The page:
Gamification and Games-Based Learning
Ashfaqul Islam (Ashfaqul.email@example.com)
University of Ontario Institute of Technology
Game-based learning or Gamification of learning is used in many classroom environments to ensure students have a deep learning experience and be well equipped to reflect upon their newly acquired knowledge. In pedagogy this is a good tool to have in any educator’s arsenal as it can help learners clearly identify cause and effect, remove extraneous factors, create an abstracted reality and easily grasp key concepts (Kapp, 2012).
In the recent past this form of teaching methodology has come up against major criticism, mostly due to its diverse approach. In my opinion it’s a successful mashup of education and technologically forward approach to teaching. Many pedagogy gurus would argue that games are for lone teenagers seated in front of a computer (Williamson, 2005). This criticism can easily be written off because many games in the 20th century are, multiplayer online games: games where thousands of players are simultaneously online at any given time, participating in virtual worlds with their own economies, political systems, and cultures (David Williamson, 2005). Many other critics are opinionative suggesting that, it’s an unfair form of manipulation, exploiting students by changing their learning and it poses a negative effect as a Marketing Gimmick (Tae Wan Kim, 2016).
This chapter will work towards creating an educated rebuttal against the critics by identifying examples of ways in which games can be beneficial towards a deep learning experience. To further instantiate the usefulness of Game Based Learning/Gamification in education, we will investigate how it is utilized in the aviation industry, by providing specific examples of how games or gamification is used to enable student development for pilot training.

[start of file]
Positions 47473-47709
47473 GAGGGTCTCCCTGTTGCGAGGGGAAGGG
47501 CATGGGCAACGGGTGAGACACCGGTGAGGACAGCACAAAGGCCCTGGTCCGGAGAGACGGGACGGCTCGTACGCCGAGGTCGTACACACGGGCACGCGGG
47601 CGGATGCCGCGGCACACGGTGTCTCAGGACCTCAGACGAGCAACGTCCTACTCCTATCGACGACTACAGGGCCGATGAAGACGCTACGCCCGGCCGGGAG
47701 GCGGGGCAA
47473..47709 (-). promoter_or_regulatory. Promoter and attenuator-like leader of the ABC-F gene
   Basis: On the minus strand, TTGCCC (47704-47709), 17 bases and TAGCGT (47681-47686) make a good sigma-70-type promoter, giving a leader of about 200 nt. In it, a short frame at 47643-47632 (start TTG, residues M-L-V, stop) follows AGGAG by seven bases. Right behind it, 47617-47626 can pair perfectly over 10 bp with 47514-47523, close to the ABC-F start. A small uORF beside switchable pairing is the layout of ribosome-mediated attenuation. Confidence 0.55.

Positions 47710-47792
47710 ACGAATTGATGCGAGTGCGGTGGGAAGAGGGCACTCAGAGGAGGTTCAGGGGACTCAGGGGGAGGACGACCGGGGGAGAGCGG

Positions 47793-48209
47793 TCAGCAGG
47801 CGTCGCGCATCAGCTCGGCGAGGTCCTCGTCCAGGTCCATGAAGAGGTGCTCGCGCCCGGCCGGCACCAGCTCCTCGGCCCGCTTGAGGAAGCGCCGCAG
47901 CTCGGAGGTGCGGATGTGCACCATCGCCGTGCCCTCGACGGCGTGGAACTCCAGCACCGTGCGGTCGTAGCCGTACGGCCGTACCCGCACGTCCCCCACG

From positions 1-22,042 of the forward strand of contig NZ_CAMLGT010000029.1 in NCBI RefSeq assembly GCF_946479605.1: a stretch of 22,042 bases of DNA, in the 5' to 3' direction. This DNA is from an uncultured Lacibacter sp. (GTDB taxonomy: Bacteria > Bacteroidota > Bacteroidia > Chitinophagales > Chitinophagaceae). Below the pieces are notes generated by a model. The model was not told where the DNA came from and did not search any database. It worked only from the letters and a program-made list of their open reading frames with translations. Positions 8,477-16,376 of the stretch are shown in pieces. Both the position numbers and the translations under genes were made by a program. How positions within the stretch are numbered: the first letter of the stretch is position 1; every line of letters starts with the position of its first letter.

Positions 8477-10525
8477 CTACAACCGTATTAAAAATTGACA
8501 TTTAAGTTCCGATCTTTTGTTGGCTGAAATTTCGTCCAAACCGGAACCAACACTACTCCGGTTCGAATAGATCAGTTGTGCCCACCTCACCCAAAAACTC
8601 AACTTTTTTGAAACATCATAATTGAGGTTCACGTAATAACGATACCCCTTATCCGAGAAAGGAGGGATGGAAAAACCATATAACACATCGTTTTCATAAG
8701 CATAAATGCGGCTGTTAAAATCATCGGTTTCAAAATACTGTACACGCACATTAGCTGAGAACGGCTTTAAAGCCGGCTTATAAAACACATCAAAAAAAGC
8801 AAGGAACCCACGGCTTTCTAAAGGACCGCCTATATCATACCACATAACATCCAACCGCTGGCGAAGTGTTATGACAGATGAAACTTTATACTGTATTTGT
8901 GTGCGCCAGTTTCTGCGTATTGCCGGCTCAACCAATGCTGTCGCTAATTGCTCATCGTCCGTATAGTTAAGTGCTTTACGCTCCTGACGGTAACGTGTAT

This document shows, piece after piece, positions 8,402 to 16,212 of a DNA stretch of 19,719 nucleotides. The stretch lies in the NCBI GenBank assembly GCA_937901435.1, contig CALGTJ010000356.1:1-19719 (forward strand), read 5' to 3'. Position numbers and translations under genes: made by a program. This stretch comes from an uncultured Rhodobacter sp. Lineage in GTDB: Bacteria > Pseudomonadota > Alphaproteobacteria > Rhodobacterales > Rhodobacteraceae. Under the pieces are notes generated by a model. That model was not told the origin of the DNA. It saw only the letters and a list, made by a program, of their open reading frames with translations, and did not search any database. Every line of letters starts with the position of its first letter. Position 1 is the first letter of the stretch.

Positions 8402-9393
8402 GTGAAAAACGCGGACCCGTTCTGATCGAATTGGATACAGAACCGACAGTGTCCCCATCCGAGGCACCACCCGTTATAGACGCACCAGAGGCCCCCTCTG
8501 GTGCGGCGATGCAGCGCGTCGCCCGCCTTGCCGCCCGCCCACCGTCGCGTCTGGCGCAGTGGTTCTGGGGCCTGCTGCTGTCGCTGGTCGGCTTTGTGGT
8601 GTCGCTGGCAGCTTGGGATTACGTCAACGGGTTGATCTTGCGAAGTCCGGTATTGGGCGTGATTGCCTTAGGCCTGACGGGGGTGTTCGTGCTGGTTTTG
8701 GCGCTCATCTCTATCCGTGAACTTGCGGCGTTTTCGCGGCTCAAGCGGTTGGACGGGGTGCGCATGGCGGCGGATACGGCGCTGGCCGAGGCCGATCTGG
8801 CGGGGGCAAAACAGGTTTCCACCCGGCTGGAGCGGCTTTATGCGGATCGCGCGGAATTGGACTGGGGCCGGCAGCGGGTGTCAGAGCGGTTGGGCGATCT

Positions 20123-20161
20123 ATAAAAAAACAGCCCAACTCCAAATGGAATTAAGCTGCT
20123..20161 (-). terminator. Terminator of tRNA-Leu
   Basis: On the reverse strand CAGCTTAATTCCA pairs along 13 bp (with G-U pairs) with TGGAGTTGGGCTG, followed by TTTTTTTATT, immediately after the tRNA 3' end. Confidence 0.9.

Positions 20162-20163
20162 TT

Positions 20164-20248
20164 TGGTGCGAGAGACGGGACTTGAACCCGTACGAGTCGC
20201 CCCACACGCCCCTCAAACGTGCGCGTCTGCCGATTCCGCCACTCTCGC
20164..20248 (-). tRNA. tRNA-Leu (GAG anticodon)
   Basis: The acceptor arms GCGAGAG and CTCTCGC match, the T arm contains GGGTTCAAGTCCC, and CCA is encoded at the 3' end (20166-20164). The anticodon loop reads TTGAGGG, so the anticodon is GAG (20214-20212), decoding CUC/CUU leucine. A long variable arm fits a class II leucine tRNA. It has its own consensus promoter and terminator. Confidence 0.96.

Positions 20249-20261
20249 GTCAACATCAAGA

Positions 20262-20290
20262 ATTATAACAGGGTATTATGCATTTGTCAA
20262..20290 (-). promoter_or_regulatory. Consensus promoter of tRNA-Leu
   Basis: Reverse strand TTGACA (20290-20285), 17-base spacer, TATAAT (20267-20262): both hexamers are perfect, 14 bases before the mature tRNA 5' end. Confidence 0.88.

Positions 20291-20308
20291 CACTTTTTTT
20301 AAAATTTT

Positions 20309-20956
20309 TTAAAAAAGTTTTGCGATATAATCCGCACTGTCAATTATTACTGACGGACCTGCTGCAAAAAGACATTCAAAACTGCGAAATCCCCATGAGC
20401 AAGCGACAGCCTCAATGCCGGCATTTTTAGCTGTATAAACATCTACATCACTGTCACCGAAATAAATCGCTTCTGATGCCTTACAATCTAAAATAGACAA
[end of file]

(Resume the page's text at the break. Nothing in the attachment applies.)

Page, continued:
Keywords: Gamification, Game-based Learning
To introduce how the aviation industry has used game-based learning, we must first identify the variation of game types that can be used in education, such as Educational games, Online Games, Leisure games and for the purposes of aviation, Simulators. Simulators are one of the oldest form of Game and have been used by military, car manufacturers and more recently by commercial aviation. “Historical and quasi-historical simulations like Sid Meier’s Gettysburg allow gamers to replay military conflicts under different conditions” (Freitas, 2006). Users playing these games get a better understanding of how to handle real world scenarios. Evidently, Sid Meier games aren’t only played by military personnel, so it can be played as a leisure game.
The Microsoft Flight Simulator series on the other hand is sold to the general game consumer, but it is designed for current or upcoming pilots who would like to simulate real life flight scenarios without having to pay for hours on a real aircraft or a real simulator (Lackey, 2006) The first of the series dated back to 1984 and since then Microsoft has made giant leaps which have lead the company to develop a simulation game that is as close to real as it can get. Flight Simulator X entered the market in 2006 and had great success. Research shows that training pilots using a simulator allows for, what is known as Adaptive Training. Adaptive training has come to refer specifically to the automatic adjustment of the difficulty, complexity, or newness of a training task as a function of the individual student’s progress. (Williges, 1973) This forces trainees to advance appropriately with increasing student proficiency.